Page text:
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Ever wonder who's behind those cool identity graphics on broadcast and cable TV networks? Come take a peek behind the scenes at Troika Design Group, the leading firm for branding television networks. The members of the exceptionally creative team at Troika explain how they go about creating unique and dynamic on-air brand identities for some of the biggest networks in the world, including ABC, FOX, Oxygen, and ESPN. They show how the company organizes projects, develops its team members, and nurtures a highly collaborative and creative environment. Troika's employees show their creative solutions and tell the stories behind the work. The company begins with a deep understanding of the client's needs, and develops solutions that may include live action elements and a whole range of graphic animation techniques. This installment of Creative Inspirations takes viewers to the very epicenter of TV network branding.
Heather Kim: In terms of the different techniques we use at Troika, when we're doing various projects, we like to get together and kind of think about who would be best suited to work with that project and we like to make sure that that person uses the best of their abilities to accommodate. Dan Pappalardo: We pride ourselves in being a studio that solves each project with it from a unique point of view, creative point of view and really that's what marketing and branding is all about. It's creating a unique voice for our client.
So it's really important for us to build a staff, to build a studio that has diverse talent skills, that have different techniques that -- skill sets and different techniques, different styles and that we can blend and merge these things together. We are not a shop that you see a trendy style being repeated over and over again. We really work hard to make sure that every project that goes out the door looks very different from a previous project.
Heather Kim: When we are conceptualizing projects, Dan has a wall in his office and it's kind of this spew wall and it's like artist's- the wall is made and brought down several times a day, during the process of a pitch. And so artists come in with all their ideas and kind of their inspiration and all the kind of work and they stick it off on Dan's wall and then Dan comes in with his scissors and he cuts up all the frames.
He has this kind of psychological thing going with his scissors, but he cuts out every frame that he likes and then he sticks it back up again and then he organizes it on his wall just the way that he sees it and it's nice and that process really helps everyone kind of contextualize everything and focus everyone and then he sends us all out again. And then it goes on and on and on until it's like brought down to the essence of what it needs to be and so it's not -- this process might not be something that's like -- but it is a process that we go through. It's the technique that we use at Troika and we use it every time, for every pitch process, and there is something about working outside of the box sometimes that really refreshes your mind. So we like to do that a lot.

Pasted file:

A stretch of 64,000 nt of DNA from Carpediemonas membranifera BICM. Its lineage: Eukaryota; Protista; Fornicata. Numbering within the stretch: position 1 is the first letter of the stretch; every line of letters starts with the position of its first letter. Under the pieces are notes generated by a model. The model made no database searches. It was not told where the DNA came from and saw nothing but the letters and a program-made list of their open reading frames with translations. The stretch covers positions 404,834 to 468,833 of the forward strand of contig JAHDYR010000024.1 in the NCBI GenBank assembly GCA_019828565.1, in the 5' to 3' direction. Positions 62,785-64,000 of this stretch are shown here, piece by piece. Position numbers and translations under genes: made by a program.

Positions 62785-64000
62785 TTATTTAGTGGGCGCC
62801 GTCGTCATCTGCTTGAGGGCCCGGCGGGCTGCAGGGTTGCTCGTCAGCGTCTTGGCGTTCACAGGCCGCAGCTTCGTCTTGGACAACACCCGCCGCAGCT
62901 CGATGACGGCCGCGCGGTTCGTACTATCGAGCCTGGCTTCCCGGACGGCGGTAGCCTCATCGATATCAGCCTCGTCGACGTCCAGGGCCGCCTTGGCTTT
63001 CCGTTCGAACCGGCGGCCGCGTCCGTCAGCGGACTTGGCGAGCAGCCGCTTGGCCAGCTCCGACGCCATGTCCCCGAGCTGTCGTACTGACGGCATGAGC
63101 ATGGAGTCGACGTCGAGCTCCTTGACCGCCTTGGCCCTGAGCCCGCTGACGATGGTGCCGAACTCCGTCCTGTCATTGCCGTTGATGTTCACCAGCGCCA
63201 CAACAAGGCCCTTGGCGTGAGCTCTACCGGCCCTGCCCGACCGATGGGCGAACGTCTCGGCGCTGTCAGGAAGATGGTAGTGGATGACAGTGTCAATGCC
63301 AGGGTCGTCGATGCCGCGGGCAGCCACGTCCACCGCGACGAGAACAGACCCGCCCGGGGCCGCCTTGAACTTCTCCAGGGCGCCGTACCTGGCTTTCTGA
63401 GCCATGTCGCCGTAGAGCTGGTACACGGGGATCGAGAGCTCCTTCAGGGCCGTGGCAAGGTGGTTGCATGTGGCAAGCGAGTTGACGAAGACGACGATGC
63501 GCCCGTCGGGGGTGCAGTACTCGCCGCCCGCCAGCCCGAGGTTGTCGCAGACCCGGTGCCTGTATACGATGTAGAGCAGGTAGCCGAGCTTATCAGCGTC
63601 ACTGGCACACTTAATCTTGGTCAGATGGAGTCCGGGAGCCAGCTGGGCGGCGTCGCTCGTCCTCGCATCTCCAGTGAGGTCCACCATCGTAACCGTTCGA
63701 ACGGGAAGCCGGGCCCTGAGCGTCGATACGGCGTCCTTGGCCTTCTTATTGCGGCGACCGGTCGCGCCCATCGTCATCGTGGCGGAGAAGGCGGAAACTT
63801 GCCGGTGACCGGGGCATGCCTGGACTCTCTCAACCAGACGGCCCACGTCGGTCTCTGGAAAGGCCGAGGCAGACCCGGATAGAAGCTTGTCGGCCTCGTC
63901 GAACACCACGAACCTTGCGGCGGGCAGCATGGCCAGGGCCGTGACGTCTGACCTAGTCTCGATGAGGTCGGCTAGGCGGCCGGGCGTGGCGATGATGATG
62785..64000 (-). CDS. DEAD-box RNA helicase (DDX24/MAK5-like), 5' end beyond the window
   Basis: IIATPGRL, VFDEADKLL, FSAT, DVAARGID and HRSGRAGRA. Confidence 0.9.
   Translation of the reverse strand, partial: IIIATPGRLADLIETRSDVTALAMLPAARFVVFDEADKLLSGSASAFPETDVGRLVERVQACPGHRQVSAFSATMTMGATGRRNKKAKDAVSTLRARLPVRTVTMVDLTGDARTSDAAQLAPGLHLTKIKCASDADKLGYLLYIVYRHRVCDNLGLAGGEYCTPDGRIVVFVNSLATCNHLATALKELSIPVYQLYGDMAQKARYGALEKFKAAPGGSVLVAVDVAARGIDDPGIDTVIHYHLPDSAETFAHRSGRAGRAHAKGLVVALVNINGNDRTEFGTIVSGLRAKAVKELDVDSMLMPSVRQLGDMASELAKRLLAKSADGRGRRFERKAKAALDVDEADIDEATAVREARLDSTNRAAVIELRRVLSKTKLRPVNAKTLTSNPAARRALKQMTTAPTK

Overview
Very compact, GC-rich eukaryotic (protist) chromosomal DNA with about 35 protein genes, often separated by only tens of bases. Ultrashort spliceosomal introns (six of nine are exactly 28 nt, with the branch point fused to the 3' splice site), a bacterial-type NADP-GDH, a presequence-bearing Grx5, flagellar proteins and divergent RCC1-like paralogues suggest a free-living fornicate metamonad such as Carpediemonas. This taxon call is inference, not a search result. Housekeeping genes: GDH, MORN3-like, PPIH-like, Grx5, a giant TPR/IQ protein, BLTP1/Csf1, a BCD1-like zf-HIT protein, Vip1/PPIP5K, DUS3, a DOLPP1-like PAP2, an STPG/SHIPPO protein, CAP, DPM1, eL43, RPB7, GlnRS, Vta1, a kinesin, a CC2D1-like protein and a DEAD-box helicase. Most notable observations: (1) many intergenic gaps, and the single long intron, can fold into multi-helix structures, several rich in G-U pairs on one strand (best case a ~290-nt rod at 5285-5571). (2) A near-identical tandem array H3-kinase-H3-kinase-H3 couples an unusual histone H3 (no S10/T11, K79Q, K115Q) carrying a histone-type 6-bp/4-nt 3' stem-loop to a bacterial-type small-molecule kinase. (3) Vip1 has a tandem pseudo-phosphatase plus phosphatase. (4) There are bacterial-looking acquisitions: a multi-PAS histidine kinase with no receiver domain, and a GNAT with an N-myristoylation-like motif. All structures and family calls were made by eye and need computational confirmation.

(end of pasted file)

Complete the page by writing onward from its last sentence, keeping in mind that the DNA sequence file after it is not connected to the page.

Dan Pappalardo: One of the things I love about broadcast design as a job is that you have to develop a whole wide set of skills and you learn how you need to be good at sound and understanding how music works, you need to understand editorial. You need to be a very great graphic designer, you need to know the fundamentals of typography and color and layout. You need to understand live action and what a director does and how a set runs and then you need to understand animation, from character movement, character animation to just how do you bring the essence of how something moves in the personality, you can bring through that, that really sort of comes from that character animation world and bring it into the graphic world.
So how can you move a piece of type or a logo in a way that really expresses some idea. So the great thing about the industry we are working in is that you really are building this broad set of skills that really do tap into a lot of different techniques and it isn't that you are just going to become a guy who works in this one little aspect of the field, but it's really the best in our business really do have a command of many different techniques.
Even if you are not an expert in that specific technique and you are going to do clay animation or you are going to shoot live action, you might want to bring in or work with someone, collaborate with someone who is an expert in that field and that's part of what a great designer does. They tap in to other people with these skills and bring some of that knowledge and that skill set to the table. You don't need to be an expert at all of that, but you do need to understand the language and you do need to be open minded to these different techniques and really to bring that -- don't just design towards what your skills are, but design towards what the possibility in the world is and be open minded and knowledgeable about these different techniques and bring them to the table.
Heather Kim: Dan always says you need to wear many hats.
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